The widening valuation spread between growth and value

Posted by TEBI on May 15, 2020

The widening valuation spread between growth and value

 

Valuation spreads between growth and value stocks are the widest they have been since the turn of the Millennium. So what does this mean for investors? As this article from DIMENSIONAL FUND ADVISORS explains, low valuations mean value stocks currently have higher expected returns. But Dimensional’s own research shows that trying to time your entry in and out of value stocks is very difficult.

 

These have been challenging times for value stocks. Over the 10-year period ending March 31, 2020, the Fama/French US Value Research Index returned an annualized 5.06%. This is well behind the 13.04% achieved by the Fama/French US Growth Research Index. This performance divergence has resulted in a substantial widening of the price-to-book spread between value and growth stocks in the US, as shown in Exhibit 1.

 

 

Similar trend across different markets

Extending this analysis to different markets and asset classes reveals further evidence of widening valuation spreads between value and growth. As we see in Exhibit 2, spreads among large cap stocks in the US, non-US developed, and emerging markets have all generally expanded over the past decade. This was also true for small cap stocks in the US and non-US developed markets. Only emerging markets small caps have bucked the spread-widening trend.

 

 

 

Low valuations mean higher expected returns

What do we make of the valuation ratio data? A stock’s price represents the value of a company’s expected future cash flows discounted back to the present. So low valuations can result from low expectations of future cash flows, high discount rates, or a mix of the two. It’s not possible to cleanly isolate cash flow and discount rate effects from the data. But to the extent that low valuations reflect high discount rates, expected returns will be higher going forward.

Changes in the valuation spread between market subsets, such as value versus growth, will then depend on the relative impact of cash flow and discount rate effects for each group of stocks. For example, if the market’s expectation for value stocks’ future cash flows declines more rapidly than its expectation for growth stocks, the spread in valuations between the two may widen. A similar effect may result if the discount rate for value stocks increases relative to the discount rate for growth stocks.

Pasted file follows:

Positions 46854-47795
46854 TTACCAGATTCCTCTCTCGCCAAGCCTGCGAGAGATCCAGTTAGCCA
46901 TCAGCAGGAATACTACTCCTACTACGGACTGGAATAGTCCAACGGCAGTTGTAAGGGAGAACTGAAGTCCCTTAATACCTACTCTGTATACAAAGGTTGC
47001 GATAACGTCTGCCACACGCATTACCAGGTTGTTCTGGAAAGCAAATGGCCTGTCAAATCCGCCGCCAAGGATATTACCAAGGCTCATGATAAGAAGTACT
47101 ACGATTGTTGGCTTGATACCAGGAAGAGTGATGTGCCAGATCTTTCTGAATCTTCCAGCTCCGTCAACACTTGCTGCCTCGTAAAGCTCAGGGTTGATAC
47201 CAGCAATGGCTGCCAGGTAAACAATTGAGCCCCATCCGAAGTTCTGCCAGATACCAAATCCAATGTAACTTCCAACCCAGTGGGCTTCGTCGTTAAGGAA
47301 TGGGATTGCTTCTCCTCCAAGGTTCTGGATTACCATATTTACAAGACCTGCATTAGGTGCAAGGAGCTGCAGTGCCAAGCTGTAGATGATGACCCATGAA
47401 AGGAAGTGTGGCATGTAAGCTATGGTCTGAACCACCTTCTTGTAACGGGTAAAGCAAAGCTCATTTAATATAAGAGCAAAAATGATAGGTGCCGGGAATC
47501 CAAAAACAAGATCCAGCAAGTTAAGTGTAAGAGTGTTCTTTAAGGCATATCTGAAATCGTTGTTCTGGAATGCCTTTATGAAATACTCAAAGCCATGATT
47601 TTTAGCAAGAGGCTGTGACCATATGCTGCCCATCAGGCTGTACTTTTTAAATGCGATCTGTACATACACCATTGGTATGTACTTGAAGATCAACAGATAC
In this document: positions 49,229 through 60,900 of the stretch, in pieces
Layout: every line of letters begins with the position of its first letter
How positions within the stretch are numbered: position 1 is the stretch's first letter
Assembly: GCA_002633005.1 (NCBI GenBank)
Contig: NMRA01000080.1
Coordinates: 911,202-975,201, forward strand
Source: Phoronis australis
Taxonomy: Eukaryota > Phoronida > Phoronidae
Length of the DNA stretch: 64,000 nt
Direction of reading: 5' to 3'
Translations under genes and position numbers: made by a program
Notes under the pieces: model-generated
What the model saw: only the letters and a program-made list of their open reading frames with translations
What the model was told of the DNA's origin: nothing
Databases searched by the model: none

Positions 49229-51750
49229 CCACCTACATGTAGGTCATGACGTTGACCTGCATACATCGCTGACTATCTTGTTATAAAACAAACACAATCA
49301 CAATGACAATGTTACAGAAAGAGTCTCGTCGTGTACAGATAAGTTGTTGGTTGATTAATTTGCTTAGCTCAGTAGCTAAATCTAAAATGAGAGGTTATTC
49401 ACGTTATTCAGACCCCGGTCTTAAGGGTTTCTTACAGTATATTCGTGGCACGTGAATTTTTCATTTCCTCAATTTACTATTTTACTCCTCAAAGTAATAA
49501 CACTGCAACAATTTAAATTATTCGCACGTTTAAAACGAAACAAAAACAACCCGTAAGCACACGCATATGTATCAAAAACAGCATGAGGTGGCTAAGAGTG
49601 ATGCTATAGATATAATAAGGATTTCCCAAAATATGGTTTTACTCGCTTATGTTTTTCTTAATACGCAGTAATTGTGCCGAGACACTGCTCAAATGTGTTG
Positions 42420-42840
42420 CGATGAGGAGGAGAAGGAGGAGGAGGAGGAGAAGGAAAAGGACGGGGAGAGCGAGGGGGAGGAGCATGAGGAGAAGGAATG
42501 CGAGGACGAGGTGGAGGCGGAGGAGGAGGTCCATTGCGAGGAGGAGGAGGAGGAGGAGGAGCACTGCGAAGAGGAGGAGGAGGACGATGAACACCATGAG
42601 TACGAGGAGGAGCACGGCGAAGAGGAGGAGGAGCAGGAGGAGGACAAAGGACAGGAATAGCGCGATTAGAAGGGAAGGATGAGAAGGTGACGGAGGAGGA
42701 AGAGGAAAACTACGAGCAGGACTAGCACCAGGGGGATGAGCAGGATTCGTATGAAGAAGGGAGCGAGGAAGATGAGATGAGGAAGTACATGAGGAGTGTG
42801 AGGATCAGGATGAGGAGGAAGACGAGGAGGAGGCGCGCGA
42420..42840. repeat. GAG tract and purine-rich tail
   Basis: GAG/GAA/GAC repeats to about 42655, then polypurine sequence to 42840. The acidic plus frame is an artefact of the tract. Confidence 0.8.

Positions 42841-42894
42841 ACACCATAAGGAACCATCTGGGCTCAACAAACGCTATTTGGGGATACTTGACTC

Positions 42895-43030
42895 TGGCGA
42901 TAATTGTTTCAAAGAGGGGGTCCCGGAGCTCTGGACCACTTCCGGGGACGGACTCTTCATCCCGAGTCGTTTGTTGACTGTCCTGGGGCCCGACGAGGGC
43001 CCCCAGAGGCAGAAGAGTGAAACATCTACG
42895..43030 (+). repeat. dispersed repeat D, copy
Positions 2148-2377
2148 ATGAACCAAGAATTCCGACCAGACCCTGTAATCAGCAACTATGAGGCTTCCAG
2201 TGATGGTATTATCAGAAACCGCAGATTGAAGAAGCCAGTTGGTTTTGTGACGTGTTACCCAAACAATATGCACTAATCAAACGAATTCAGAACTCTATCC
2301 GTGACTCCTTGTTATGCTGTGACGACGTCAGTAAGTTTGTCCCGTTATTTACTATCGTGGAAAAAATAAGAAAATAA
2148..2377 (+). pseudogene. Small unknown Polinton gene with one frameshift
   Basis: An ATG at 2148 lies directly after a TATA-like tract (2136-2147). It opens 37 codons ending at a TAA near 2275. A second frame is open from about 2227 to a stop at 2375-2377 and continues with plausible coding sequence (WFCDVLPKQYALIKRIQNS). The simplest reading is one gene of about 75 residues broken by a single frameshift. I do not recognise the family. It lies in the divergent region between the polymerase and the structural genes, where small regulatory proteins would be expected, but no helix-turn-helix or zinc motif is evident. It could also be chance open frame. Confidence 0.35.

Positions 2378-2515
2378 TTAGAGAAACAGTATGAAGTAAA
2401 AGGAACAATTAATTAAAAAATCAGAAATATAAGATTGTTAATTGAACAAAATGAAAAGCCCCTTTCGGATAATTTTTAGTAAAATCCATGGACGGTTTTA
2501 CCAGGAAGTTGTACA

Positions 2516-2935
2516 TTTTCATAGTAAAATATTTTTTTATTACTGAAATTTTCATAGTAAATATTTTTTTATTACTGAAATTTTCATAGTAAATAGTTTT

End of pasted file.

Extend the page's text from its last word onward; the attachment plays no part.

To the extent that widening spreads between value and growth are attributable to increases in the discount rates for value relative to growth, the implication would be a higher expected value premium.

 

Timing strategies usually fail

However, a white paper for Dimensional, published in 2016, Wei Dai says the evidence shows that investors should be cautious using valuation spreads as inputs for asset allocation decisions. Regression analysis provides some evidence of a link between valuation spreads and subsequent value premiums. However, hypothetical timing strategies that switch between value stocks and growth stocks based on the spread in their valuations fail to consistently outperform a simple buy-and-hold value strategy.

 

Takeaway for investors

What’s the takeaway for investors? Even if the spreads in valuations between value and growth vary through time, the important part is that there is a spread. Investors demand different expected returns across stocks, and that shows up in part through different valuations.

It’s reasonable to expect that securities with lower prices relative to fundamentals should have higher expected returns. Value premiums may not show up every day, year, or decade. But we believe maintaining consistent exposure to value stocks is the most robust approach for capturing the value premium, regardless of current valuations.

 

GLOSSARY

Price-to-book ratio: The ratio of a firm’s market value to its book value, where market value is computed as price multiplied by shares outstanding and book value is the value of stockholder equity as reported on a company’s balance sheet.

Value stock: A stock trading at a low price relative to a measure such as book value or earnings.

Value premium: The return difference between value stocks and growth stocks.

Growth stock: A stock trading at a high price relative to a measure such as book value or earnings.

Market capitalisation: The total market value of a company’s outstanding shares, computed as price times shares outstanding.

Discount rate: The rate of return that determines the present value of a company’s expected future cash flows.

Regression analysis: A statistical technique for estimating the strength of the relation between one variable and one or more other variables.

 

 

 

 

This article first appeared on the Dimensional Fund Advisors blog, Dimensional Perspectives.
Interested in more insights from Dimensional? Here are some more articles from this series:

What will the recession mean for small-cap stocks?

How worried should investors be about the recession?

Remember, you’ve trained for this

Study provides fresh insight on and returns

The outsize rewards for owning the top-performing stocks

You can’t predict market movements: 2019 is a case in point

 

 

 

Index Fund Advisors, an evidence-based advisory firm based in Irvine, California

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